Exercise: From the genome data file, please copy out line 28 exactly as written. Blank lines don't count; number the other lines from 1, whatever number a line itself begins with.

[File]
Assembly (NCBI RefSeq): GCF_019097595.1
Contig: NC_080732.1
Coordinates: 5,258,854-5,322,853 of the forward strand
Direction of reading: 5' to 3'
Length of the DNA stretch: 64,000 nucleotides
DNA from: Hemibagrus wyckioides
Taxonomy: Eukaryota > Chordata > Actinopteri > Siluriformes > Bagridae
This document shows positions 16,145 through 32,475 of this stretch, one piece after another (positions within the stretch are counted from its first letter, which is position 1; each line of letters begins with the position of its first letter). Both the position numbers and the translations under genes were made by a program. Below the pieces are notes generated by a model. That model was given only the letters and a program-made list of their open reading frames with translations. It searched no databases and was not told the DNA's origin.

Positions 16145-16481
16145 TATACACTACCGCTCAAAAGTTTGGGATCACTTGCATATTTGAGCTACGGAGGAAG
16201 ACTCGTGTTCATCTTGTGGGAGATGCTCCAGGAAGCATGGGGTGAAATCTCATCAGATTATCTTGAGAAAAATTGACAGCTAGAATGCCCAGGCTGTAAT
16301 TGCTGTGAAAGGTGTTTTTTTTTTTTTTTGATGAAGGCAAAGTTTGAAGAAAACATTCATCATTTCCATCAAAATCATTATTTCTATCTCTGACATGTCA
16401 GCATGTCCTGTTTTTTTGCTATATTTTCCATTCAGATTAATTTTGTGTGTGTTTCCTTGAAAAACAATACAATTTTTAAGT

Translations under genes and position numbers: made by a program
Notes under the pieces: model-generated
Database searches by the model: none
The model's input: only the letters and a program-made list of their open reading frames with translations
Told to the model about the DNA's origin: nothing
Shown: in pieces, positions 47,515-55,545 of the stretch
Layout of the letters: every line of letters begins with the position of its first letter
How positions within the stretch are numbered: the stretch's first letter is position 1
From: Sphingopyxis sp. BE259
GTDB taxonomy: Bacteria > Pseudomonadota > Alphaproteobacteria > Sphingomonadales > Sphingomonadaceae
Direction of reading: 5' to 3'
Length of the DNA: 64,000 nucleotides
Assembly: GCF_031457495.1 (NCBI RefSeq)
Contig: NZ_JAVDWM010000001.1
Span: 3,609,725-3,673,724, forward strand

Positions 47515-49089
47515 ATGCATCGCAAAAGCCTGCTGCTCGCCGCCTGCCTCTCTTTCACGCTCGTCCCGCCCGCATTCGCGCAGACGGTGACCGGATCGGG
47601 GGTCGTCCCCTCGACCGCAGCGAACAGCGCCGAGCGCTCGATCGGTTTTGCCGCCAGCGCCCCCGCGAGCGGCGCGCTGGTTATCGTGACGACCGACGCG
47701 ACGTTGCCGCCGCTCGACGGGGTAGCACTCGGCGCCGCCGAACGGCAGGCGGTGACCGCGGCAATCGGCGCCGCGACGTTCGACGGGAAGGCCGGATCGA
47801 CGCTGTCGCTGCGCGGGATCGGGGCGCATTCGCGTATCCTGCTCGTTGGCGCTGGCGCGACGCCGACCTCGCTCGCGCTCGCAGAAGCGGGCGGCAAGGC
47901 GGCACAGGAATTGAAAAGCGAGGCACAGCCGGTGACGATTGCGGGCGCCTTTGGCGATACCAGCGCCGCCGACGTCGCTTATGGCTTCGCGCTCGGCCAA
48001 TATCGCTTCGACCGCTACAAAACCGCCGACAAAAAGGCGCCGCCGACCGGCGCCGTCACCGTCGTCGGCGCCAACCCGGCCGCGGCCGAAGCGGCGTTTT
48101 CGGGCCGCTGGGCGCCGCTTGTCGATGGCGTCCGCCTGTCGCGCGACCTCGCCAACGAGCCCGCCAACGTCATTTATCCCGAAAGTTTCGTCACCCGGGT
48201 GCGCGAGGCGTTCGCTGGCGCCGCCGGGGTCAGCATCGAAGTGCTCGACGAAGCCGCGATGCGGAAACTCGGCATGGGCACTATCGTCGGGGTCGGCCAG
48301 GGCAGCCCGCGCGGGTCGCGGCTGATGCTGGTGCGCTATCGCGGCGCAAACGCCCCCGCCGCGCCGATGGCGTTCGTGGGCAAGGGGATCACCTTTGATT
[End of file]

Span: 3,609,725-3,673,724, forward strand